GAZA CITY, Gaza Strip (AP) — The Gaza leader of the Hamas militant group on Wednesday said that a mass protest on the Israeli border will be "decisive," vowing that he and other top officials were "ready to die" in a campaign to end Israel's decade-old blockade of the territory.
In a speech to hundreds of Gazan youths, Yehiyeh Sinwar said Hamas has rejected international proposals to stop the weekly, often violent gatherings, which culminate in Monday's mass demonstration.
"We can't stop these protests. We are supporting, even leading, them," he said. The protests will be "like a tiger running in all directions," he said.
The Hamas-led demonstrations are meant to protest a crippling decade-long Israeli-Egyptian blockade, imposed after the group seized power in Gaza in 2007, and assert Palestinian demands to return to lost properties in what is now Israel.
Monday's demonstration will cap six weeks of protests and coincides with the U.S. move of its Israel embassy to contested Jerusalem and the date when Palestinians mark 70 years of displacement. Two-thirds of Gaza's 2 million people are descendants of Palestinians who fled or were expelled from their homes during the war surrounding Israel's establishment.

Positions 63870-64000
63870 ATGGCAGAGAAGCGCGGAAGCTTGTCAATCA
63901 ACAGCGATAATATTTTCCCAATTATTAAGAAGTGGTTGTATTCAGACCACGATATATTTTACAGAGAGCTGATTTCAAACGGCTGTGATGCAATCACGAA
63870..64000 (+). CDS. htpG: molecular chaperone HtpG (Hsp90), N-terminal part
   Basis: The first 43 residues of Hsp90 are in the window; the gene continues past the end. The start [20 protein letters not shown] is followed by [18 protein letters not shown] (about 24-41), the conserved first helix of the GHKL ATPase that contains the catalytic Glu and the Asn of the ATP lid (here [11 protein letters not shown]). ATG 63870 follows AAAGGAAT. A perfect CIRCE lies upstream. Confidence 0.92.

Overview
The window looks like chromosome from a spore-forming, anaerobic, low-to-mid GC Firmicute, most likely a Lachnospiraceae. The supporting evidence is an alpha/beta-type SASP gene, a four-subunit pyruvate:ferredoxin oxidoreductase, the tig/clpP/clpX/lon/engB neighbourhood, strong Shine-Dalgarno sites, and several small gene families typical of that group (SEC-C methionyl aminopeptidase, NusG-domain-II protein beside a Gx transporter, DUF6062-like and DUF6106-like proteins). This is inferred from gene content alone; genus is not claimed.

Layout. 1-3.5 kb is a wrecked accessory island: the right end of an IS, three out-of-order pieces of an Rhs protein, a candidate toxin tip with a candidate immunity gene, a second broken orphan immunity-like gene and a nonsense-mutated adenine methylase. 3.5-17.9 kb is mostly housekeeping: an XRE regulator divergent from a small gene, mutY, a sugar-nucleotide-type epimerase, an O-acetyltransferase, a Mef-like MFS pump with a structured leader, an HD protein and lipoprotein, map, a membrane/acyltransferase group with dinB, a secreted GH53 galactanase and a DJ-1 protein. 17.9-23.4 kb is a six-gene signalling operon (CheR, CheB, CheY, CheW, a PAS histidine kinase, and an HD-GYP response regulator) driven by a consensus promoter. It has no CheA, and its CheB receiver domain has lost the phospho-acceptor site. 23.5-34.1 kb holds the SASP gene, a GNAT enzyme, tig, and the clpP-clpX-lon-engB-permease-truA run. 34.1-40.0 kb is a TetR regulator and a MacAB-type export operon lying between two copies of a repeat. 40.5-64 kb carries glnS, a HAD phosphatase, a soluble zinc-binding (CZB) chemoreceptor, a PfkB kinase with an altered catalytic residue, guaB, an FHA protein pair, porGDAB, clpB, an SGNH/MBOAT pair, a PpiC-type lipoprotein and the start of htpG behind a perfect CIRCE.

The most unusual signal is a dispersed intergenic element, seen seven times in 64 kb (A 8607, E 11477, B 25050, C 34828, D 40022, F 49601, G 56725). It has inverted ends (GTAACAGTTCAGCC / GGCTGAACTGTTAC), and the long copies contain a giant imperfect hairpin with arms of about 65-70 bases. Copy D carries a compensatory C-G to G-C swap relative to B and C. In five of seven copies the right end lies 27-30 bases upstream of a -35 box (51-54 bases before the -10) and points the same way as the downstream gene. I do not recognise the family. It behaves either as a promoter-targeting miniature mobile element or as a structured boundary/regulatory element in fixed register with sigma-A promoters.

The audience included activists who have been leading the confrontations each Friday, burning tires along the fence, throwing stones at Israeli troops and flying incendiary kites over dry fields on the Israeli side of the border. Some of the youths brandished wire cutters, a popular tool in weekly attempts to cut through the border fence. Hamas has signaled it may encourage protesters to storm the border next week.
Sinwar said "regional and international" mediators have relayed proposals in an attempt to defuse the tensions. He did not identify the mediators or reveal the offers.
Going further, he said Hamas leaders "are ready to die along with tens of thousands" as the marches climax next week.
Since the protests began on March 30, Israeli fire has killed 40 and wounded hundreds, sparking criticism from rights groups, the United Nations and the European Union that Israel is using excessive force against unarmed protesters.
Israel says it is defending its sovereign border and will not allow any breach by the protesters. It accuses Hamas of exploiting civilians in an attempt to divert attention from the difficult conditions in Gaza.
Sinwar was freed in a prisoner swap with Israel in 2011 and was elected as the movement's Gaza chief in 2017.
Hamas has said if the protests "don't achieve their goals," they will continue.